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Publisher Correction: Insomnia disorders are associated with increased cardiometabolic disturbances and death risks from cardiovascular diseases in psychiatric patients treated with weight-gain-inducing psychotropic drugs: results from a Swiss cohort

The Original Article was published on 17 May 2022

Publisher Correction: BMC Psychiatry 22, 342 (2022)

https://doi.org/10.1186/s12888-022-03983-3

Following the publication of the original article [1], the authors identified errors in the figure captions.

Fig. 1 aDefined using the International Diabetes Federation definition; bBMI by 10 kg.m-2. c Estimated risk of death from cardiovascular diseases within 10 years using the Systematic Coronary Risk Estimation. Models were adjusted for age, sex, smoking status, and psychotropic medication (classified by the risk of weight gain), except the model for CVD which was adjusted only for psychotropic medication. 1 Models fitted with random effect at observation level. 2 Models fitted with random effect at patient level. ***: p-value < 0.001; **: p-value ≤ 0.01; *: p-value ≤ 0.05. Correction for multiple testing was applied using false discovery rate. Abbreviations: BMI body mass index, CVD cardiovascular diseases, HDL high-density lipoprotein, MetS metabolic syndrome, N number

figure a

Fig. 2 Model for FPG was adjusted for time, age, sex, smoking status and psychotropic medication. Model for TG was adjusted for time, age, interaction between age and insomnia disorders, sex, smoking status, setting of care (in/outpatient) and psychotropic medication. Model for HDL-C was adjusted for time, age, interaction between age and insomnia disorders, smoking status and psychotropic medication. Model for LDL-C was adjusted for time, age, interaction between age and insomnia disorders, sex and smoking status. Model for Total-C was adjusted for time, age, sex, interaction between age and insomnia disorders, sex, smoking status and psychotropic medication. Models for 10-year CVD risks (FRS and SCORE) were adjusted for time and psychotropic medication. ***:p-value < 0.001; **p-value < 0.01; *:p-value ≤ 0.05. Correction for multiple testing was applied using false discovery rate. Abbreviations: FPG fasting plasma glucose, FRS Framingham Risk Score, HDL-C high-density lipoprotein cholesterol, LDL-C low-density lipoprotein cholesterol, N number, SCORE  Systematic Coronary Risk Estimation, Total-C total cholesterol, TG triglycerides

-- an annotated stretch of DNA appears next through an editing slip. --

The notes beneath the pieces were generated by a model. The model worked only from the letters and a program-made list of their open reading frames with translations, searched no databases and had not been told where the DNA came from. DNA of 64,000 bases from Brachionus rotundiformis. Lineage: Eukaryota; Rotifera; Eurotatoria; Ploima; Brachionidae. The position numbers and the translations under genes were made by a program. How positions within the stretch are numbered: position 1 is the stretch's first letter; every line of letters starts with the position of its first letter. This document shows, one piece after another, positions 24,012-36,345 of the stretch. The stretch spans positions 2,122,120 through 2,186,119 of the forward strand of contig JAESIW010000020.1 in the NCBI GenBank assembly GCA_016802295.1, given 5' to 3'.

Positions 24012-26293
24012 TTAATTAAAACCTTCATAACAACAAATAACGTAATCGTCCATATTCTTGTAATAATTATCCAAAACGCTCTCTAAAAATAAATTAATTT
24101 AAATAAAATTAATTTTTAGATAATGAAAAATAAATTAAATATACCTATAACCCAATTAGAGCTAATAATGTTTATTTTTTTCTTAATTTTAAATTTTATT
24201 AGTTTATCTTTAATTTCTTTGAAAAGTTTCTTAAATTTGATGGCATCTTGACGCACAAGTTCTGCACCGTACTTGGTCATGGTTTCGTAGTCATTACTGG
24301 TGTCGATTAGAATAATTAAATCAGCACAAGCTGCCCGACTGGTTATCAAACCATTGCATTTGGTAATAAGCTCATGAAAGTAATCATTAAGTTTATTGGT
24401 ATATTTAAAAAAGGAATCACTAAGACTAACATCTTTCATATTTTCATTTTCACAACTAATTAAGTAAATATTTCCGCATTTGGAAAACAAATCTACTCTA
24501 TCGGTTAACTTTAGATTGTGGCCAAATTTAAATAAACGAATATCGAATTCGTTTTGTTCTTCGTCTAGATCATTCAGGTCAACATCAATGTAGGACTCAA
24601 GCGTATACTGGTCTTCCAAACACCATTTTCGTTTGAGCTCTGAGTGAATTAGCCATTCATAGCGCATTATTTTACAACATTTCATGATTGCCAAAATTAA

figure b

Fig. 3 Models for BMI and waist circumference were adjusted for time, age, interaction between age and insomnia disorders, sex, smoking status, and psychotropic medication. Model for diastolic blood pressure was adjusted for time, age, interaction between age and insomnia disorders, sex and psychotropic medication. ***:p-value < 0.001; **: p-value < 0.01;*:p-value ≤ 0.05. Correction for multiple testing was applied using false discovery rate. Abbreviations: BMI body mass index, N number

figure c

The original article [1] has been corrected.

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  1. Laaboub N, et al. Insomnia disorders are associated with increased cardiometabolic disturbances and death risks from cardiovascular diseases in psychiatric patients treated with weight-gain-inducing psychotropic drugs: results from a Swiss cohort. BMC Psychiatry. 2022;22:342. https://doi.org/10.1186/s12888-022-03983-3.

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Correspondence to Chin B. Eap.

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Laaboub, N., Dubath, C., Ranjbar, S. et al. Publisher Correction: Insomnia disorders are associated with increased cardiometabolic disturbances and death risks from cardiovascular diseases in psychiatric patients treated with weight-gain-inducing psychotropic drugs: results from a Swiss cohort. BMC Psychiatry 22, 457 (2022). https://doi.org/10.1186/s12888-022-04040-9

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  • DOI: https://doi.org/10.1186/s12888-022-04040-9